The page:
LOUISVILLE, Ky. (WDRB) -- Throughout the moments of chaos and unrest, there were moments of hope and joy Tuesday.
In the parking lot of the looted Kroger store at 28th Street and West Broadway, a group of volunteers sat in the 90-degree temperatures offering food to anyone who needed it. The store was closed after looting early Tuesday morning, so the volunteers put money together and bought groceries for the line of cars that drove up.
“I don’t think we’ve given out things to one protester. It’s all actually been people in the community – a lot of homeless people, a lot of people just walking by,” organizer Alonzo Ramont said.
Closer to the store, church groups handed out food and hot dogs for anyone who wanted a moment of peace and unity as a choir began to sing.
A choir was set up at the store gas station, singing hymns and calling for peace and love.
“Today, we just wanted to impact the community. That’s what it’s about. That’s what it’s about!" choir organizer Cherrie Vaughn said. "If I can just impact one person, it’s all worth it. You know how when you hear a good song, sometime it will change your mind? It doesn’t change the situation. The situation is still the same, but just for that moment, let me get refocused.”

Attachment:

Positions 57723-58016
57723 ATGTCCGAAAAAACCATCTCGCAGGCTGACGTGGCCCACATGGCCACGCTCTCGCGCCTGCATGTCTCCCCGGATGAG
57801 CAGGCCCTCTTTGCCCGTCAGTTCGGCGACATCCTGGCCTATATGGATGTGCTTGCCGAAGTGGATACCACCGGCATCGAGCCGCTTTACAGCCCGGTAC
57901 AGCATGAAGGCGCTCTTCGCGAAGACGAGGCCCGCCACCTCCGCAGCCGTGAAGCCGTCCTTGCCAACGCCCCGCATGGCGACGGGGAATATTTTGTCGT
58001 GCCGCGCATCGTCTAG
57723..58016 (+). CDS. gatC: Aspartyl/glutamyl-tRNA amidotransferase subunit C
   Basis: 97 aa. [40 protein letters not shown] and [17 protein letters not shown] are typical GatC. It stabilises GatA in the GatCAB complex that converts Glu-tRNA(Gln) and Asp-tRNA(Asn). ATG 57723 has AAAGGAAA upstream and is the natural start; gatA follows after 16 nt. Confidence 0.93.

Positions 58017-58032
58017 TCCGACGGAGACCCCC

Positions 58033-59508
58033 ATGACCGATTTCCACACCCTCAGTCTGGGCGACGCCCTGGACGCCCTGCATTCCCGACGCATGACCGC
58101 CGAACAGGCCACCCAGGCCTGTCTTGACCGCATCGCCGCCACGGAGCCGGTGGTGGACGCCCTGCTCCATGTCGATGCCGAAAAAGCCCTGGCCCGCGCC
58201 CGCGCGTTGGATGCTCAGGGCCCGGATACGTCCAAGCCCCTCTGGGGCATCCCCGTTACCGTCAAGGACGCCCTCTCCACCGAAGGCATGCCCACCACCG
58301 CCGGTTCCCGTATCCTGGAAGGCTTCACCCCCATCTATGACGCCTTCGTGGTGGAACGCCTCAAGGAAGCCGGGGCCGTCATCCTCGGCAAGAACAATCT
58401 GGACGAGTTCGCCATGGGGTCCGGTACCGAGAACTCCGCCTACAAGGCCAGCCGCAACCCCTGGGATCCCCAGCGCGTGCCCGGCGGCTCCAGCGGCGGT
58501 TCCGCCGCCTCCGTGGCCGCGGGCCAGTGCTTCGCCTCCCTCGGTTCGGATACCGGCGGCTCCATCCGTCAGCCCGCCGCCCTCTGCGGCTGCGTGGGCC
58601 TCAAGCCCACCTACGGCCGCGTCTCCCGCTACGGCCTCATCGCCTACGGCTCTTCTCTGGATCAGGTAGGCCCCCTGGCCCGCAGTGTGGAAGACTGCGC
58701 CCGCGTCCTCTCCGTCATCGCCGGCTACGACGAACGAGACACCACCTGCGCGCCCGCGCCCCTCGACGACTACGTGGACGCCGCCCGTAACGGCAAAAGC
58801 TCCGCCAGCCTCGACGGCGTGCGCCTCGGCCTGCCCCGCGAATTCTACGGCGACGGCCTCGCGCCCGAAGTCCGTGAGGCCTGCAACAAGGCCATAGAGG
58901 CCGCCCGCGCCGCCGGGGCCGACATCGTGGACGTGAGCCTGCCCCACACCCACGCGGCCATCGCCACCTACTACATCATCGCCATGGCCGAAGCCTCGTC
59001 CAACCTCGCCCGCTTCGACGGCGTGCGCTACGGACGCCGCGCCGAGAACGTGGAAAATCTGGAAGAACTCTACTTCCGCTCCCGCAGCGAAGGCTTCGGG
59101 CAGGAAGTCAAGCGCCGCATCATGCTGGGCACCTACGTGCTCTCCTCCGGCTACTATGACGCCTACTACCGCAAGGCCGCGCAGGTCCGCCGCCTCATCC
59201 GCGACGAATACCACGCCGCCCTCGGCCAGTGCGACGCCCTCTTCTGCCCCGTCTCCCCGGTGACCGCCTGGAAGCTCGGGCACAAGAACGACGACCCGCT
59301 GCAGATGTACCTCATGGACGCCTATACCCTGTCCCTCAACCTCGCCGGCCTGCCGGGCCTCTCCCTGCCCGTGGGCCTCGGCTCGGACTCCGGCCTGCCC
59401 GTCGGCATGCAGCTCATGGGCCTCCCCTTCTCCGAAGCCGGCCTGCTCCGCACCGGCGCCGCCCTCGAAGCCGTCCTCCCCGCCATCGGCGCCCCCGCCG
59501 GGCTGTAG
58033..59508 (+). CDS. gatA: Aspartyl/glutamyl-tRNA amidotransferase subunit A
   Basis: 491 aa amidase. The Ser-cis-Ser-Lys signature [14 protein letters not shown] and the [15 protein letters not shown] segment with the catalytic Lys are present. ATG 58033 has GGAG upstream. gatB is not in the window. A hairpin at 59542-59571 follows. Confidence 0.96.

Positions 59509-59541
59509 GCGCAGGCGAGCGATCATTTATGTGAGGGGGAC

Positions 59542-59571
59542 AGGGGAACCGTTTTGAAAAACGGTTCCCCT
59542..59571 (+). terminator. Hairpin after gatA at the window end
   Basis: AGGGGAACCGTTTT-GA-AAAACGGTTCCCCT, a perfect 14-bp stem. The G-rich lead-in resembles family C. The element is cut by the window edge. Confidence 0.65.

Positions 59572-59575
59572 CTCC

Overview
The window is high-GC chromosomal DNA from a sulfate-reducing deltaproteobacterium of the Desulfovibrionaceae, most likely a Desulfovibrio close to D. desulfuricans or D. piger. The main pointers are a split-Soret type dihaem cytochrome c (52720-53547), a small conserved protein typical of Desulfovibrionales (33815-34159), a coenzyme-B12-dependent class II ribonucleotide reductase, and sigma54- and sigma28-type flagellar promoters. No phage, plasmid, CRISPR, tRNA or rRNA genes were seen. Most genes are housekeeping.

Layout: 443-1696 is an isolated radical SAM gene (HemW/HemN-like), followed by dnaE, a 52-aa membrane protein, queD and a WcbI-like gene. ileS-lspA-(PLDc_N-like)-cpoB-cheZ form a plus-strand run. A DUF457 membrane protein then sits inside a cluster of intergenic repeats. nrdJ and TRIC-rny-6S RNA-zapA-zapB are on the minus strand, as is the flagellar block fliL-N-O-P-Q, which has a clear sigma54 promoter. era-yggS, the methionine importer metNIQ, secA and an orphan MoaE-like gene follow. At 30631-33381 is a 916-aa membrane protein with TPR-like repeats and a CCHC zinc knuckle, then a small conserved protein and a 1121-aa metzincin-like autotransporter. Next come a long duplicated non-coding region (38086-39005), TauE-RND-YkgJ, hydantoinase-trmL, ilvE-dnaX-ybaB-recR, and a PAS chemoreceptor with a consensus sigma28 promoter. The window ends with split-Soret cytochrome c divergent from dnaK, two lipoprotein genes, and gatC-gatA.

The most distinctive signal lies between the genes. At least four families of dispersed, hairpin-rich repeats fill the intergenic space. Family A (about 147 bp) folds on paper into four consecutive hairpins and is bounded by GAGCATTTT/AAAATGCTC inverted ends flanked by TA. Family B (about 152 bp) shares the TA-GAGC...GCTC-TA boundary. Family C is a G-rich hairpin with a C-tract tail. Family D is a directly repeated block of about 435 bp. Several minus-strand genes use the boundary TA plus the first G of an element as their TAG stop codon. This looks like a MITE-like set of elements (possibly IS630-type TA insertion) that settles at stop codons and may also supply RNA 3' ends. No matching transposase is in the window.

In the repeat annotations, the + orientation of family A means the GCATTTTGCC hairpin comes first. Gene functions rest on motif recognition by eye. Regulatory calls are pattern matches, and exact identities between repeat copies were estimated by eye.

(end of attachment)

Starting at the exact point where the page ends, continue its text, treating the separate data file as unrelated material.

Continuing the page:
In downtown Louisville, a group of 70 volunteers with the University of Louisville, The Jamon Brown Foundation and Metro United Way walked along the streets picking up trash left over from protests.
In west Louisville, a family with several children set up a lemonade stand for anyone who wanted to stop by. The stand was called “we all we got Lemonade” and was run buy 11-year old Makayla Mitchell.
“Children have a voice, too. Everyone has a voice. If you think that something is wrong whatever age you are, say something. Everyone has a voice,” Mitchell said. “Things will get better! People say with everything going on right now, there is no way that society will come back together. Things will get better. It will be OK.”
Copyright 2020 WDRB Media. All Rights Reserved.